CARBONDALE — Jackson County State’s Attorney Mike Carr has declined to charge Carbondale Mayor Mike Henry for his role in a domestic dispute with his wife, Theresa, to which Carbondale and Southern Illinois University police responded on Saturday, March 30.

Mike Henry mug


The argument, which Theresa Henry told police evolved into a struggle over a cellphone, resulted in a bite mark and scratch marks on Mayor Henry, Carr confirmed, plus “small blood smear spots,” on Theresa Henry’s clothing, apparently from her husband’s bite injury.

However, the minor nature of the violence and the disinterest in pursuing the matter shown by both parties led Carr’s office to decline prosecution, he wrote in the declination letter sent to the SIU Department of Public Safety, later obtained by The Southern.

“Our burden in a criminal case is to prove beyond a reasonable doubt that the victim received a battery and that it was without justification. Proving beyond a reasonable doubt that the actions taken by either were not justified is not possible if there are different versions of what happened or in cases w(h)ere the parties take a position which does not support prosecution,” Carr wrote.

Theresa Henry, who is listed as the victim in Carr’s declination, showed “no evidence of physical injury,” from the altercation, though she did claim she was slapped in the face during the incident, Carr wrote.

After describing the incident, Carr challenged public statements by Mayor Henry that “There was never any violence, or threat of violence,” that evening, “(j)ust some hurt feelings in a difficult family situation.”

Those statements, made the night before the April 2 election, have been scrutinized publicly since The Southern on Wednesday published information from the SIU police report describing the injuries police documented.

“While the parties may have chosen to reconcile their differences privately there was violence, though minor, and it resulted in police intervention,” Carr wrote.

Theresa Henry also said there was no violence that evening, when asked about the SIU police report.

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“It’s just a stressful time to run for mayor again,” she told The Southern on Wednesday.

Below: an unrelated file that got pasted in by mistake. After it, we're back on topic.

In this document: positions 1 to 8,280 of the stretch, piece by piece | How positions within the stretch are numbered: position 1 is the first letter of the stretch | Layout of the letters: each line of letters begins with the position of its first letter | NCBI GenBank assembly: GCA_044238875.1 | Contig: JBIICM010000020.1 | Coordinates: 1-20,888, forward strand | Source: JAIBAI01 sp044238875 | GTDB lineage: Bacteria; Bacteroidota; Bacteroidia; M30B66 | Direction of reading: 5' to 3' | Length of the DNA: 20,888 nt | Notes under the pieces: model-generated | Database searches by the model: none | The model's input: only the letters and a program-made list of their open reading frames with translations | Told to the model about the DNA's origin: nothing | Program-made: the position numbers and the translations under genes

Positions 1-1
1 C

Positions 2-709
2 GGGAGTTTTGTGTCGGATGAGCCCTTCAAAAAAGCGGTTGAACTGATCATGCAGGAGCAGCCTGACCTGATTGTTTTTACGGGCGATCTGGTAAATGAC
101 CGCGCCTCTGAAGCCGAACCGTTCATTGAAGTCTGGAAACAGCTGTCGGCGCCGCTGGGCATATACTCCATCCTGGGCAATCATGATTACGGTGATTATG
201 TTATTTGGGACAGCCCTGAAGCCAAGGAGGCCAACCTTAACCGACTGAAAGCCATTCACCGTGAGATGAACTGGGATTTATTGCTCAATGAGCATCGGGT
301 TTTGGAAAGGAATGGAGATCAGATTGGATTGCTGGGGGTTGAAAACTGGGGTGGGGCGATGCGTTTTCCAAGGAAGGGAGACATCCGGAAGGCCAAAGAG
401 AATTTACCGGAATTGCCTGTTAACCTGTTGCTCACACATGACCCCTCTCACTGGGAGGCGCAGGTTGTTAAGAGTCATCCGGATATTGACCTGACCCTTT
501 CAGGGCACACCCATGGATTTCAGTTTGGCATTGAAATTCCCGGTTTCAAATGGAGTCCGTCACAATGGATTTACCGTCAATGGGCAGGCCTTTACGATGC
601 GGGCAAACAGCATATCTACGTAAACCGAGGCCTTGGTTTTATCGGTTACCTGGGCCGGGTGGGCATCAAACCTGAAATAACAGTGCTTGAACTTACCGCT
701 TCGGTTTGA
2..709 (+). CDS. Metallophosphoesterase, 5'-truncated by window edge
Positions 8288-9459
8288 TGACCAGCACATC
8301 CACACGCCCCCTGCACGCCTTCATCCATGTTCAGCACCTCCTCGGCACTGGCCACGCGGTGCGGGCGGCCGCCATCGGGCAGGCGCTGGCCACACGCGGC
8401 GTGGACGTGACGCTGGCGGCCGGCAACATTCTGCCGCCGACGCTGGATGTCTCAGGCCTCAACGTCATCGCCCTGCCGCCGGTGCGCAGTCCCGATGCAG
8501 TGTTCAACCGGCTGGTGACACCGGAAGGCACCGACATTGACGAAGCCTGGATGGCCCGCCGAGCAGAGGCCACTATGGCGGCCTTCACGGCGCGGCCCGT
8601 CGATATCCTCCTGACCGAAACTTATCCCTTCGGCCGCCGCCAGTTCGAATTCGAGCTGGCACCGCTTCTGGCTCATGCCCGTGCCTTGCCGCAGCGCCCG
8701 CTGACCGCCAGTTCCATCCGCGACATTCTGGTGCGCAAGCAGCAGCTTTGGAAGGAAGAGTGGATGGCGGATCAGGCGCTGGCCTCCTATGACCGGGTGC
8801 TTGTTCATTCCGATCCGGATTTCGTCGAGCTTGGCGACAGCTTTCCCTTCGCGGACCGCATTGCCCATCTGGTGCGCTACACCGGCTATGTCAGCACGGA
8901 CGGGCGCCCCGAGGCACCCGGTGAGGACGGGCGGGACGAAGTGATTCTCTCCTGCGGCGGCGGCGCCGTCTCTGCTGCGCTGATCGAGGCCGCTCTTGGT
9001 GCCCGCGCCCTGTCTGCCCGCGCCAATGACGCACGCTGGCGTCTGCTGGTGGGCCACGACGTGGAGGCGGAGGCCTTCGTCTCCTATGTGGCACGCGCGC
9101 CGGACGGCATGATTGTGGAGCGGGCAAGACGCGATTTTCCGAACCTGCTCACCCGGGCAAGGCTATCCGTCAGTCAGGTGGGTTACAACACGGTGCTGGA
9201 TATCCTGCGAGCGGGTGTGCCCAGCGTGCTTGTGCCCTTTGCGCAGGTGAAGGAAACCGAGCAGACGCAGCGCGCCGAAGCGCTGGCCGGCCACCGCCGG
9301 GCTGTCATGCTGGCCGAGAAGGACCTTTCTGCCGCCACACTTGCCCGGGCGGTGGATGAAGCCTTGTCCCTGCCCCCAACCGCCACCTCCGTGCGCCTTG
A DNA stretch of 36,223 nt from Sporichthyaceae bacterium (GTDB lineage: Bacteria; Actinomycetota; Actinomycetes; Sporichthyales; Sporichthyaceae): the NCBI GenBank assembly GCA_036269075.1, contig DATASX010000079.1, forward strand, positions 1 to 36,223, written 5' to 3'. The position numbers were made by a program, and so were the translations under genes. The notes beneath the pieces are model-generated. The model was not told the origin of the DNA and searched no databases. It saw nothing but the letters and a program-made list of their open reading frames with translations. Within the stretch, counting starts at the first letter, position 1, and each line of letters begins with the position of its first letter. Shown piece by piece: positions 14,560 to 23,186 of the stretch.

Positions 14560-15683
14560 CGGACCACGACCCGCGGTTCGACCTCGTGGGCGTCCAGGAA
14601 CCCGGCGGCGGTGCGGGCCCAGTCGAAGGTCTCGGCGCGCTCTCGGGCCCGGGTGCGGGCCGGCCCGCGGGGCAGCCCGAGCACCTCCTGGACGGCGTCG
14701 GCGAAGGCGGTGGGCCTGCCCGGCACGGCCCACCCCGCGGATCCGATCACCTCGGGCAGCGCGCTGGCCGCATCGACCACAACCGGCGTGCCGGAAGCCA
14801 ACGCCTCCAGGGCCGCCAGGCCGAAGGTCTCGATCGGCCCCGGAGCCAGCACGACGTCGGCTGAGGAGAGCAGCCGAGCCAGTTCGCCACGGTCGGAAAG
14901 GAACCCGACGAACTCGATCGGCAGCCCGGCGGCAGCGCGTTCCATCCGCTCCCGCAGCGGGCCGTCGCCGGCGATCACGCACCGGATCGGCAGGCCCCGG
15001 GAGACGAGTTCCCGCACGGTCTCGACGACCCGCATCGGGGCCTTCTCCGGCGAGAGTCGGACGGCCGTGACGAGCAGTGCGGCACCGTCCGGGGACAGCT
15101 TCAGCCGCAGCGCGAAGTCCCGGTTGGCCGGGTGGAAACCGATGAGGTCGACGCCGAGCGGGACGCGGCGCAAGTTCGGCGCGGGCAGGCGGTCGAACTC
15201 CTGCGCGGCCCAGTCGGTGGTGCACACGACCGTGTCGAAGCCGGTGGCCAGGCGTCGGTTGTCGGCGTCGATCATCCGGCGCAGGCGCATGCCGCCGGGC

Two Carbondale police officers were drawn to Henry’s house around 11:45 p.m. on March 30, when they “heard a female screaming,” while doing foot patrol, according to an April 1 news release from the Carbondale Police Department.

They followed the screams to a residence on West Hill Street, where they discovered Mike Henry inside and Theresa Henry outside.

SIU officers were then brought in to “complete an independent investigation at the request of the Carbondale Police Department,” the CPD explained.

Ultimately, no arrests were made that night, due to inconsistencies in the statements given by Henry and his wife and due to “lack of evidence,” SIU Police indicated in its report.

Instead, the case was forwarded to Carr.

In a phone message left with The Southern, Carr said he preferred not to comment further on his decision to decline the case, saying he didn’t want to cause people to “feel that the State’s Attorney is going to lash out publicly on whatever is the position that a victim may be taking,” in domestic violence incidents.

Previously, Carr has described the importance of respecting victims’ wishes when prosecuting domestic violence.

“(D)epending on the level of the injury — it would be a rare circumstance where we would want to do something contrary to the victim’s wishes,” Carr told The Southern in 2015.

Efforts to contact Mayor Henry and Theresa Henry were unsuccessful Friday afternoon.

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